The risk of suffering a cardiovascular disease in the elderly is increased by one 22 percent for each daily ration of red meat. This is shown by the results of a survey conducted by the Friedman School of Nutrition Sciences and Policies at Tufts University (USA) and the Lerner Research Institute at the Cleveland Clinic, which also deciphered the biological patterns causing this increased risk.
According to peer-reviewed research published in the journal Arteriosclerosis, Thrombosis and Vascular Biology (ATVB)the higher level of exposure to the various cardiovascular diseases is explained by an increase in the levels of three metabolites produced by intestinal bacteria digestion of meat’s abundant nutrients. Increased risks and interrelationships with intestinal bacterial metabolites were found for red meat, but not for poultry, eggs or fish.
Study participants included nearly 4,000 of the 5,888 people over the age of 65 originally recruited between 1989 and 1990 for the Cardiovascular Health Study (CHS). They were followed for an average of 12.5 years and at the time of the trial the patients had an average age of 73 years.
“Several blood biomarkers were measured at baseline and again during follow-up, including levels of trimethylamine N-oxide (TMAO) generated by the gut microbiome and two of its key brokers, gamma-butyrobetaine and crotonobetaine, derived from L-carnitineabundant in red meat,” they explain in the survey.
Why is the risk increasing?
According to the authors, the increased TMAO and metabolites that is found in the blood approximately explains a tenth of this high risk. They also noticed that the blood sugar and general routes inflammation may help explain the links between red meat consumption and cardiovascular disease. Moreover, the two factors also appear to be more important in linking red meat consumption and cardiovascular disease than pathways related to blood cholesterol or blood pressure.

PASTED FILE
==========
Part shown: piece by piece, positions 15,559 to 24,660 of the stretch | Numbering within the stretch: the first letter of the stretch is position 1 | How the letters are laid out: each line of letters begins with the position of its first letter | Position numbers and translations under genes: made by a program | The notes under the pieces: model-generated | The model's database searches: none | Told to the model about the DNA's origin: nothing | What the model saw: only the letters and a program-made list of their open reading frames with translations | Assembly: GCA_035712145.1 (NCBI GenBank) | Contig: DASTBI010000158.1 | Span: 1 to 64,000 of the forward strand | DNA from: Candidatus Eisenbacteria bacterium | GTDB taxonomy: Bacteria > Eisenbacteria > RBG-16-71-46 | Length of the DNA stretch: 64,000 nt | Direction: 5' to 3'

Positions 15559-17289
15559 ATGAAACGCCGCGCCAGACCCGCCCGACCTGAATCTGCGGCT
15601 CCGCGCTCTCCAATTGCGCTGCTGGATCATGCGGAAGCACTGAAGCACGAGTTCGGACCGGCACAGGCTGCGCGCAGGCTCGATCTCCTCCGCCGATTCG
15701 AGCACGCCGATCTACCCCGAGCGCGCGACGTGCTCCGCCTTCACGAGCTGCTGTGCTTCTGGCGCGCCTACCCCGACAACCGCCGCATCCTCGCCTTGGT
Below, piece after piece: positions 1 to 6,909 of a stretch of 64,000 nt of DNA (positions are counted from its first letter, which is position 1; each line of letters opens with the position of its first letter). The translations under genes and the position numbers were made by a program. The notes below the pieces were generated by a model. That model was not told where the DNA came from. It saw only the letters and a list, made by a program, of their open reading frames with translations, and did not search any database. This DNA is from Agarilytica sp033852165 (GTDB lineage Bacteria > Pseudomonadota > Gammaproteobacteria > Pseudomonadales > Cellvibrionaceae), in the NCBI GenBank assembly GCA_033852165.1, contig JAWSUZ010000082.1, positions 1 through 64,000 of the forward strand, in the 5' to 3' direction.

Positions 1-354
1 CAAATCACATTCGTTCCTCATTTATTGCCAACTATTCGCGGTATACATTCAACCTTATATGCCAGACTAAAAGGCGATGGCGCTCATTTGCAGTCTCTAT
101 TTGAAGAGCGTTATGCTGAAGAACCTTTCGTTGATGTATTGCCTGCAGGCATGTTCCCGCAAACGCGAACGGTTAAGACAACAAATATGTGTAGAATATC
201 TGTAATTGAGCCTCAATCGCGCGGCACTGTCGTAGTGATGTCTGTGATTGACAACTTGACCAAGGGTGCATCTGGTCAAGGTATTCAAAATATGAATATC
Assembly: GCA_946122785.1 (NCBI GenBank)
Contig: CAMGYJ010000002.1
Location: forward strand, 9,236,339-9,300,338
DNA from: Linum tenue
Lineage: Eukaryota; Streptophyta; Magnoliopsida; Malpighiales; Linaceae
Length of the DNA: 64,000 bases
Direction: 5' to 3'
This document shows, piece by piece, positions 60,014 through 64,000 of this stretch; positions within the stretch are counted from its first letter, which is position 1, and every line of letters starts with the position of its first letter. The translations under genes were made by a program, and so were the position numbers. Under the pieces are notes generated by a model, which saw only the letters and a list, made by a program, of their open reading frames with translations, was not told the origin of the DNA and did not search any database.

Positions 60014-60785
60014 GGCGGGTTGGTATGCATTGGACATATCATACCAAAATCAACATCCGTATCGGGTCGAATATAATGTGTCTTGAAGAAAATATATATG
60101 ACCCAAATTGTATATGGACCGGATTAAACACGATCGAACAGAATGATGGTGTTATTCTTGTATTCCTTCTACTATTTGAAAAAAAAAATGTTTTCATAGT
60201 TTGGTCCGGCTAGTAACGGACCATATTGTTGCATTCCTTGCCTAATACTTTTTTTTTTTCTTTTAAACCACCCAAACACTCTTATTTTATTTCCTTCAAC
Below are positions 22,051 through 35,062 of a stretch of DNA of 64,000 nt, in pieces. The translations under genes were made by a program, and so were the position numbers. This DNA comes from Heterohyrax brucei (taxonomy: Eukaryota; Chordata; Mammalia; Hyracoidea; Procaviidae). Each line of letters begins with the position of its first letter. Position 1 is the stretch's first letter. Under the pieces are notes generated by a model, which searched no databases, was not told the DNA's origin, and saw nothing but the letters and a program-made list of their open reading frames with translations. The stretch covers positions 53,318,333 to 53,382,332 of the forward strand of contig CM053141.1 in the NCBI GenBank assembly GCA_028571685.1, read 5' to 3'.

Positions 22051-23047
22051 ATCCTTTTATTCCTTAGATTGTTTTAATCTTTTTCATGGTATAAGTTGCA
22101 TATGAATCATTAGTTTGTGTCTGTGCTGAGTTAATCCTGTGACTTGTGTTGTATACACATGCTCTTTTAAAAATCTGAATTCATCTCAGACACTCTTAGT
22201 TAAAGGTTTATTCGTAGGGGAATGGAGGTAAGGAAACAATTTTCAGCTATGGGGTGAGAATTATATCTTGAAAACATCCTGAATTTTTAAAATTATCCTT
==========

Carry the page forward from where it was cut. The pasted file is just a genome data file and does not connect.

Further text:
“It is interesting to note that we have identified three main roads that help explain the links between red and processed meat and cardiovascular disease (microbiome-related metabolites like TMAO, blood sugar, and general inflammation), and each of them seemed more important than cholesterol-related pathways in blood or blood pressure,” says co-lead author Dariush Mozaffarian.
A new way to reduce cardiovascular disease
Para Mozaffarian suggests that to choose foods from animal origins is “important” to focus on the differences in total fats, saturated fats or cholesterol, and “more important to understand better the effects in the health of other food components, like the L-carnitine and heme iron”.
In addition, according to the authors of the study, this discovery represents a new dietary therapeutic route to reduce the risk of suffering from cardiovascular diseases. “Interactions between red meat, our gut microbiome, and the bioactive metabolites they generate appear to be a major risk pathway, creating a new target for potential interventions to reduce heart disease“, specify the researchers.
Although it may contain statements, data, or notes from healthcare institutions or professionals, the information in Medical Writing is edited and prepared by journalists. We recommend that the reader consult a healthcare practitioner with any health-related questions.
#risk #cardiovascular #disease #increases #serving #meat